The Mechanic

Written by Alan Gold
Review by Jeff Westerhoff

This novel, which spans over 50 years, from World War II to 1998, depicts the devastating effects of the Jewish Holocaust and Nuremberg trials, and ends with the search for justice for Wilhelm Deutch. Wilhelm is a mechanic who kept the gas chambers working within the concentration camps. Convicted of war crimes, Wilhelm is executed after the war. In 1998, the granddaughter of his defense attorney, Chasca Broderick, finds among her grandfather’s effects a document prepared by Joachim Gutman, a Jewish “slave,” who writes about Wilhelm keeping him alive during his incarceration, up to his rescue by the allied army after the war. An attorney herself, she feels obligated to her father’s memory to travel to Germany, find Gutman, and clear Wilhelm Deutch’s name.

The novel is written using the excerpts of a manuscript written by a Jewish survivor of Auschwitz. In graphic detail, it describes the genocide of millions of people at the hands of malicious, evil German guards. The plot occasionally shows the Nuremberg trials, describing Wilhelm’s defense and Chasca’s attempt at locating Gutman.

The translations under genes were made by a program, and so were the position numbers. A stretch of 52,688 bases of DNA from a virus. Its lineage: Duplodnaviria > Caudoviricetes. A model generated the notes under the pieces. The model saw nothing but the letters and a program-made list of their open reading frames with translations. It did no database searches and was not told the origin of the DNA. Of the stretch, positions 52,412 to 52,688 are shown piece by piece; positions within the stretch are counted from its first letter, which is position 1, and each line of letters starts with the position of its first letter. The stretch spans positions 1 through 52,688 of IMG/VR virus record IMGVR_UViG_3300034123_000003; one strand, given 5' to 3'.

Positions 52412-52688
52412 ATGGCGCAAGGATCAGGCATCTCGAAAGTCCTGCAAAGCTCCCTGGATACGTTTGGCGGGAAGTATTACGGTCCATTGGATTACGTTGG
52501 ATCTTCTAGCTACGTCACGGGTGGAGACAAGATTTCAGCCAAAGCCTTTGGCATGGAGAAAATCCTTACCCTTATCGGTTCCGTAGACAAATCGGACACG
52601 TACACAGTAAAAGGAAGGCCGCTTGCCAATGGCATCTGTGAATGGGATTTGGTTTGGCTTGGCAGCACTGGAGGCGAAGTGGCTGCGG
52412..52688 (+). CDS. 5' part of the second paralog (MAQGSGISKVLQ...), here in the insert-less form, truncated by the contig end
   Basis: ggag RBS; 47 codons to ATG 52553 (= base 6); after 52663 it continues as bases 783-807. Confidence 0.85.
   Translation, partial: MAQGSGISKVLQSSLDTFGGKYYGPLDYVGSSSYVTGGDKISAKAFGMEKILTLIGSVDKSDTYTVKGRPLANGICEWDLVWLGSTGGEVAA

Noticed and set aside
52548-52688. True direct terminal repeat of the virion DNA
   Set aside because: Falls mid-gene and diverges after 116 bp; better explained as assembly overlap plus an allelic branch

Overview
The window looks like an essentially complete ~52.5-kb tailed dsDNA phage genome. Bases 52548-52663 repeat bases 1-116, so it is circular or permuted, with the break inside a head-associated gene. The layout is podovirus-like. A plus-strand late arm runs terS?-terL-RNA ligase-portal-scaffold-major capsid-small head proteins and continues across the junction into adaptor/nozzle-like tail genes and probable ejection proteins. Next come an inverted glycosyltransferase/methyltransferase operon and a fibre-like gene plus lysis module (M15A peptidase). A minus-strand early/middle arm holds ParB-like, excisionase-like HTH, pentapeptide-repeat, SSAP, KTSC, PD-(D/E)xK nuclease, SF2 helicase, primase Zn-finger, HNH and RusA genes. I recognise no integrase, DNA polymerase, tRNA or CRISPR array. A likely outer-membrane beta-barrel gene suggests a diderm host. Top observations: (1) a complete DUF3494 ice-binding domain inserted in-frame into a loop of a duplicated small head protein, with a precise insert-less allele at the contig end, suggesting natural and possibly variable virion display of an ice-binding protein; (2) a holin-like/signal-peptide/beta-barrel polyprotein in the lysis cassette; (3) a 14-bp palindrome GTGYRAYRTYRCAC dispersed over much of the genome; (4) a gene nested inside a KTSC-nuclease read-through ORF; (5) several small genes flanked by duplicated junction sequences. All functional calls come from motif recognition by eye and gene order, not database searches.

Obviously, considering the book’s subject matter, the drama is compelling and gripping, with the details of concentration camp life described in all its horror. The author moves between historical periods with precision. I found the book difficult to read, as it is more graphic than other novels about the Holocaust that I’ve read. I would especially recommend this book for those who know little about what transpired in the concentration camps.